Burning coal may be killing over 100,000 people in India every year

Jeremy Hance
March 13, 2013

Bhagwat Saw, 69, in hospital after he was diagnosed with pneumoconiosis. He has been working as a coal loader for over 40 years. © Peter Caton / Greenpeace.
Bhagwat Saw, 69, in hospital after he was diagnosed with pneumoconiosis. He has been working as a coal loader for over 40 years. © Peter Caton / Greenpeace.

India's dependence on coal-fired power plants for energy may be leading directly to the deaths of 80,000 to 115,000 of its citizens every year, according to the first ever report on the health impacts of coal in the country. The report, commissioned by the Conservation Action Trust and Greenpeace-India, deals only with the direct health impact of coal and not climate change. But even ignoring the rising pain of global warming, the bleak report outlines that coal consumption in India is causing over 20 million asthma attacks, nearly a million emergency room visits, and killing some 10,000 children under five annually.

"Perhaps the most shocking fact to be brought to light is that India lags far, far behind most large economies when it comes to regulating pollutants from coal power plants," Ashish Fernandes with Greenpeace wrote in a blog. "India’s standards for particulate matter (150-350 µg/m3) are much weaker than even China’s (20-50 µg/m3), whose coal binge led to record pollution levels and public outrage this past winter. For sulphur, nitrogen dioxides and mercury, India has NO standards in place."

The health impacts of burning coal have long-been studied by scientists.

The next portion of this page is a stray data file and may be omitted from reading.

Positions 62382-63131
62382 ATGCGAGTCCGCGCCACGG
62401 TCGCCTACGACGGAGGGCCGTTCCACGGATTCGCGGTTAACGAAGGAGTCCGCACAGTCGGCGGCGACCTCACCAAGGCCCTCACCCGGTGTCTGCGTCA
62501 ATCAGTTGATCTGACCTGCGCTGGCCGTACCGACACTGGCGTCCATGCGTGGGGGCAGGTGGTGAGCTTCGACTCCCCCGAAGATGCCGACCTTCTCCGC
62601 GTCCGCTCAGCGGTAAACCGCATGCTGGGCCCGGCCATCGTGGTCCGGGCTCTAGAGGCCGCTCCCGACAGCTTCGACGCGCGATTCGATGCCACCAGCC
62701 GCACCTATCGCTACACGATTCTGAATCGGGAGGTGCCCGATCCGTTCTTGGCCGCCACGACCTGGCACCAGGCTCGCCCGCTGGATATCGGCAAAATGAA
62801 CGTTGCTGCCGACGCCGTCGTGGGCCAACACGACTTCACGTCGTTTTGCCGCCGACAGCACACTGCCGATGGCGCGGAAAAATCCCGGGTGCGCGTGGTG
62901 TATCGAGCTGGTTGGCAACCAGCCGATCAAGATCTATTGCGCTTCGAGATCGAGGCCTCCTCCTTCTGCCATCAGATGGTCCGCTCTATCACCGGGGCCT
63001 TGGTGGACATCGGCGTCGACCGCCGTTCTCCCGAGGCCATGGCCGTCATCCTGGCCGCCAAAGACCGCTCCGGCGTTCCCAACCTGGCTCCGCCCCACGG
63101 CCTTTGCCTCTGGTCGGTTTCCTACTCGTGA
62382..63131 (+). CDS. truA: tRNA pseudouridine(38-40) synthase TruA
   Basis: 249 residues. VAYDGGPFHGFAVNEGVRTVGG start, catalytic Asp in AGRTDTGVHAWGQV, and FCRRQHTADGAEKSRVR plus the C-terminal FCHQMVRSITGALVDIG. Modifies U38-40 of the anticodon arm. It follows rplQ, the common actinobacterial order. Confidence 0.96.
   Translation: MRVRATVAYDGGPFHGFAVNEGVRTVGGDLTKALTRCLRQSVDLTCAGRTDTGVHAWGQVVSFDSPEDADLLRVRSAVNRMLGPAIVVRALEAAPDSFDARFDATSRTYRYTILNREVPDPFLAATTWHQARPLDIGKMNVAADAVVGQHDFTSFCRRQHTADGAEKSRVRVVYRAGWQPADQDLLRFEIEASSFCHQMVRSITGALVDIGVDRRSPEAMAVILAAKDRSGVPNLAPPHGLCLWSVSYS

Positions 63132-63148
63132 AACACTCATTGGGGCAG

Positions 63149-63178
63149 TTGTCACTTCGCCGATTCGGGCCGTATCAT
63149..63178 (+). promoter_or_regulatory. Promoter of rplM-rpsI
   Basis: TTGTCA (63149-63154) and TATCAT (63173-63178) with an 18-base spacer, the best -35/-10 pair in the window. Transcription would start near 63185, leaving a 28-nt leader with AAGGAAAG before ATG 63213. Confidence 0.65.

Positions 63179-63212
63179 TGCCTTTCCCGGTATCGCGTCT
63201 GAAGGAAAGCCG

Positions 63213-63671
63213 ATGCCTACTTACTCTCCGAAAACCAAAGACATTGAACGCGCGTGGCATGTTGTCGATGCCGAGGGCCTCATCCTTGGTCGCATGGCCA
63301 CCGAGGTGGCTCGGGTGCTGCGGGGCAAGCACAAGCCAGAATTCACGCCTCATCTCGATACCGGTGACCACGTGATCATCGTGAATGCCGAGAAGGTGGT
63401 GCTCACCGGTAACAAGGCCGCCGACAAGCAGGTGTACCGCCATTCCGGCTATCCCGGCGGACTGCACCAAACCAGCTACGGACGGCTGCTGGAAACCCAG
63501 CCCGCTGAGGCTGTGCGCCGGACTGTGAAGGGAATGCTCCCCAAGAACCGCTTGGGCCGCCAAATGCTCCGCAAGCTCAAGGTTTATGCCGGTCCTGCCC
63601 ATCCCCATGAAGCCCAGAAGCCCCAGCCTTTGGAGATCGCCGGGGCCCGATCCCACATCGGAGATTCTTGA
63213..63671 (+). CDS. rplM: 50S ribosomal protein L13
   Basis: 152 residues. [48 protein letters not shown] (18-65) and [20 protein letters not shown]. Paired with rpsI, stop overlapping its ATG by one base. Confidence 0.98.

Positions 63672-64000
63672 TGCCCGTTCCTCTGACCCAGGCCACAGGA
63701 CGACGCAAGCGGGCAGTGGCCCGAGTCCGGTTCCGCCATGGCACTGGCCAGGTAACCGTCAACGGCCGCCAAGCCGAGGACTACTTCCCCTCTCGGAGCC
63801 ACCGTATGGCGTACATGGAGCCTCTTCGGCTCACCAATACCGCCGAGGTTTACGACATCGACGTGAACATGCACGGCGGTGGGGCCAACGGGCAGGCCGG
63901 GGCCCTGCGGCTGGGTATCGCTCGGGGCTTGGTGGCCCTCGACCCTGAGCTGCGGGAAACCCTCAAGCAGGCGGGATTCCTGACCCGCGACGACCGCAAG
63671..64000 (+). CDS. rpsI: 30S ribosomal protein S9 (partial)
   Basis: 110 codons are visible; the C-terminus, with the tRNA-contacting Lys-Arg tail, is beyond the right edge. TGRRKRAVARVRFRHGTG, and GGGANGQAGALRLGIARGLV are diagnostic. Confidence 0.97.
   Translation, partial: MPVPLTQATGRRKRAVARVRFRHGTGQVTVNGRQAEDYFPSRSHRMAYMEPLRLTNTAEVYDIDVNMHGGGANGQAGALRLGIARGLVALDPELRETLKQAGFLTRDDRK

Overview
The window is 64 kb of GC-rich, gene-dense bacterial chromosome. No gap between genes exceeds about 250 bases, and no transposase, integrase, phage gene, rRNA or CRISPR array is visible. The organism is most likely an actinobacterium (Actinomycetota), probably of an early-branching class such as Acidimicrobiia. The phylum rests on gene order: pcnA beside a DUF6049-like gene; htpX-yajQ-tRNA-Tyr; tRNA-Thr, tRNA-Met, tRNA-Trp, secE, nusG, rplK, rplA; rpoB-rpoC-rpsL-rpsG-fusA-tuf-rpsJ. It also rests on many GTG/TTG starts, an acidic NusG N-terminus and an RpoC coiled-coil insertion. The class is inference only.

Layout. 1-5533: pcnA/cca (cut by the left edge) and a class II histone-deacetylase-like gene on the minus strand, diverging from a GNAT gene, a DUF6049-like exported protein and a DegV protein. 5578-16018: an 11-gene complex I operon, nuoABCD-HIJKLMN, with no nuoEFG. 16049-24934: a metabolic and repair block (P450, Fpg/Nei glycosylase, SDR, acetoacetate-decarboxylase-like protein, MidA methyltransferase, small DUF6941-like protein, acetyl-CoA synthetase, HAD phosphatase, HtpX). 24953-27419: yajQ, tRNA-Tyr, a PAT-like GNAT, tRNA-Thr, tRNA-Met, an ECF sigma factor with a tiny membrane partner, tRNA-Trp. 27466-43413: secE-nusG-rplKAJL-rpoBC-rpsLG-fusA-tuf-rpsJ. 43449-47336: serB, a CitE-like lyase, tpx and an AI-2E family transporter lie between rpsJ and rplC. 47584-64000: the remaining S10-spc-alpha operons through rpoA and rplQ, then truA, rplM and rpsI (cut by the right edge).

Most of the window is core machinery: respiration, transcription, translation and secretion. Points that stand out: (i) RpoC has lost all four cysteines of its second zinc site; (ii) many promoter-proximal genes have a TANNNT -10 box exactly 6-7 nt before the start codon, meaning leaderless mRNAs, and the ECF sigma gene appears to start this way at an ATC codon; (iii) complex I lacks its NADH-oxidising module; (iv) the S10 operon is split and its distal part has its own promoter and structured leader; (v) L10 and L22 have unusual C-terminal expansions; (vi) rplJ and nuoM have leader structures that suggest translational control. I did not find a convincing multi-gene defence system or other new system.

"Most notable of the health impacts resulting in premature deaths include chronic obstructive pulmonary disease, lower respiratory infections, cerebrovascular disease, ischemic heart disease, and cancers of trachea, bronchitis, and lung," the report reads

The economic toll of coal-linked health issues is massive, according to the report, costing the Indian government and people some $3.3 to $4.6 billion annually.

Currently 66 percent of India's power comes from burning coal and the nation has proposals out to build 455 more coal-fired plants. Coal companies are also targeting forests for massive open-pit mines, including forests home to endangered tigers and elephants.

"Ultimately, the government and citizen groups need to demand clean power, keeping in mind the health impacts of the emissions from power plants in India," the report concludes, calling on investment in renewable energy and strict environmental laws on standing coal plants.

In addition to its public health impacts, coal is also the most carbon-intensive energy source. According to the report, India's 111 largest coal power plants currently produces 665 million tons of carbon dioxide annually. During international climate change conferences India has strongly argued that industrial nations must meet their historic obligations (the U.S. is the world's largest emitter historically) by cutting emissions rapidly. But political pressure is also rising on India, as well as China, to recognize their outsized role in the fact that global greenhouse emissions continue to rise, even as they dip in the U.S. and EU. India is currently the world's third largest emitter after China (number one) and the U.S. (number two). Ironically, none of the top three emitters have comprehensive legislation in place to tackle their emissions.

Coal is not necessary for India, Fernandes writes, "taken together, solar and wind power have the potential to meet India’s energy needs several times over."

Still, he told Climate Wire that the government has yet to wake-up to the full potential of solar and wind.

"The government is still stuck on seeing coal as the answer to India's energy needs," he said. "Until we actually get people to start seeing the actual cost of what that entails, it's going to be an uphill battle."

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Jeremy Hance
mongabay.com (March 13, 2013).

Burning coal may be killing over 100,000 people in India every year.